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A Step Closer To Normal

Posted on 26 May 2016 @ 3:44am by Captain Harvey Geisler & Lieutenant Commander Jayla Kij

Mission: Outbreak
Location: Sickbay
Timeline: MD 10 || 0700 hours

Jayla scanned Harvey for the umpteenth time in the past two hours. He was steadily improving. Scanning him was just an excuse to be near him. Even though he seemed to be improving, she was still worried. She wouldn't relax until she was absolutely sure that he was okay.

Harvey began to stir. As he did, his body once again began to feel the cot underneath of him. Though it still felt like sleeping on solid limestone, the Captain found himself more refreshed than he'd been in days. His senses slowly returned, detecting the familiar whirr of the life support systems, as well as the beeping of monitors and tricorders. Well, just one tricorder, and it was very close.

The Captain's eyelids slowly opened to see the proximity of the tricorder, and the familiar brown eyes behind it. "Hey," he said softly. He might feel refreshed, but his body lacked energy.

Jayla grinned. "Hey," she replied, stowing her tricorder in her pocket. "How are you feeling?"

He paused for a moment to evaluate himself in order to give a proper response. "Not tired," he replied, cracking a smirk.

Jayla's grin widened. "Good," she said. "Are you hungry? Thirsty?"

"All of the above," Harvey said, deciding to sit up. His muscles ached slightly as he did so, but not nearly as bad as he hoped.

"I'll be right back," she said, hurrying off to Sick Bay's replicator. She desperately tried to remember what his favorite food was, but couldn't come up with anything, so she just ordered a bowl of a simple sausage breakfast bowl and a glass of water. After a moment's hesitation, she ordered a coffee, too, then had to replicate a tray on which to carry them. "I hope this is okay," she said as she approached him again. "If not, I can take it back and try again."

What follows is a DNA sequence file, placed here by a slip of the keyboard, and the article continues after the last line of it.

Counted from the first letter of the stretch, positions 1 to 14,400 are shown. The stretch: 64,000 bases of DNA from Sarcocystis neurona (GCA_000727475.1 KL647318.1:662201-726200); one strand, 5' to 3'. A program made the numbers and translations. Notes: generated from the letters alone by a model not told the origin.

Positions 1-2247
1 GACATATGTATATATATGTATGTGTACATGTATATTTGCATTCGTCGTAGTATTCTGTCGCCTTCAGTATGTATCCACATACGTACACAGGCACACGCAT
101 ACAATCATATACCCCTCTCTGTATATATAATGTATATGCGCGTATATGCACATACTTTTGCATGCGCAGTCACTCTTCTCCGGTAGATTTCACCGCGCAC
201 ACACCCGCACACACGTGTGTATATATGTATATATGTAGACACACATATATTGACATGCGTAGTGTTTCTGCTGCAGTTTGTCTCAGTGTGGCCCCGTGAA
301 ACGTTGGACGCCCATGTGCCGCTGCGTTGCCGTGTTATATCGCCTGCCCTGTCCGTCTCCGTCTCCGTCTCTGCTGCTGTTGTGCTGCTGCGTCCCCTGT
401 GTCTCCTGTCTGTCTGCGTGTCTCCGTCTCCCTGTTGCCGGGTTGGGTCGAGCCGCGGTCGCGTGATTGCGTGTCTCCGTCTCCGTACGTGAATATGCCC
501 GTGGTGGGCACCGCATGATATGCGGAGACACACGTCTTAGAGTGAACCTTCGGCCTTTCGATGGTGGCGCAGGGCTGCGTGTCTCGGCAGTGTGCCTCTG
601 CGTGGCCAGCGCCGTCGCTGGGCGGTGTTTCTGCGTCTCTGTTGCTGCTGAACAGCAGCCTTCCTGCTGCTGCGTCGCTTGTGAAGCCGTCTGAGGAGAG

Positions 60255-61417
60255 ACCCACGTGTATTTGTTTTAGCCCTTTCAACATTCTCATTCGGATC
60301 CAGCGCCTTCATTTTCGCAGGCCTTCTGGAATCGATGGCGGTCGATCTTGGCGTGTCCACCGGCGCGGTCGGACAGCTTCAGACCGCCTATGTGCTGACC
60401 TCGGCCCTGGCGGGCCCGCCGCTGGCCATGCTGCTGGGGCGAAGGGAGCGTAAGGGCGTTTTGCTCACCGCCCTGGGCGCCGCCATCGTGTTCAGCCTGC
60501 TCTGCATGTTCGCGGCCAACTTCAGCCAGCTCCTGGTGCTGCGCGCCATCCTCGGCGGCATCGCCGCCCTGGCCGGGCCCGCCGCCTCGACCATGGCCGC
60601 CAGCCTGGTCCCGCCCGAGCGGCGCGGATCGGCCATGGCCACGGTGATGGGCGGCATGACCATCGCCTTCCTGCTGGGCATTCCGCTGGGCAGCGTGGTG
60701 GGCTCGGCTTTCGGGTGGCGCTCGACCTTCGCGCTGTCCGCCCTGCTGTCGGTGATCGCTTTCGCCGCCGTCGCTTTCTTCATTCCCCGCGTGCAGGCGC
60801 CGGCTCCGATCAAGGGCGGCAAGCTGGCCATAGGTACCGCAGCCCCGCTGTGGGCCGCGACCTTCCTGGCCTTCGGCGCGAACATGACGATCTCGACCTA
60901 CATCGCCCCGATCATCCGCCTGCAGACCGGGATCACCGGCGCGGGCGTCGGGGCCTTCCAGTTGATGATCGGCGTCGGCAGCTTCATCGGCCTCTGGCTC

The smell was enough to revitalize him. "Thanks," he said, having sat up on the cot. Harvey accepted the bowl and took a bite. It might be replicated, but it was better than nothing at this point. "How're we doing?"

"Much better," she answered. "Everyone who has shown symptoms had gotten the T-cells and those who haven't have been tested for the virus. Just about everyone tested positive, so now we're trying to figure out why not everyone showed symptoms. We also have a lead on a vaccine, but that's still in the preliminary stages."

Harvey nodded. "Then it sounds like we're not out of the woods yet, but the rough patch is over." He took a bite of the stir fry. "T-Cells, huh?"

"Yeah," she said, pulling a chair over to his bed and sitting for a moment. "It turns out Trills are immune. We made a sort of vaccine out of dead virus to force our bodies to produce more antibodies, then isolated the T-cells, which we gave to everyone who's infected. I... may have told you this the last time you woke up," she added, unable to quite remember.

"To be honest," Harvey said, finishing the mouthful, "I don't remember much after the lab. I remember... Anger. Hurt. Frustration." Before placing another bite in his mouth, he added, "I do remember accusing you of being in league with the Consortium, though."

"Yeah," said Jayla, wincing. "That hurt. But, I understand. The virus makes people do mad things. I heard that one girl accused her boyfriend of being her dead ex and tried to stab him with a laser scalpel. There was a brawl in Talons that started when one man went on a rant about everyone being Consortium and trying to kill them. They had to flood the bar with anesthezine gas. So, I know you weren't quite yourself at that point." She paused. "You... don't still think I'm with them, do you?" she asked nervously.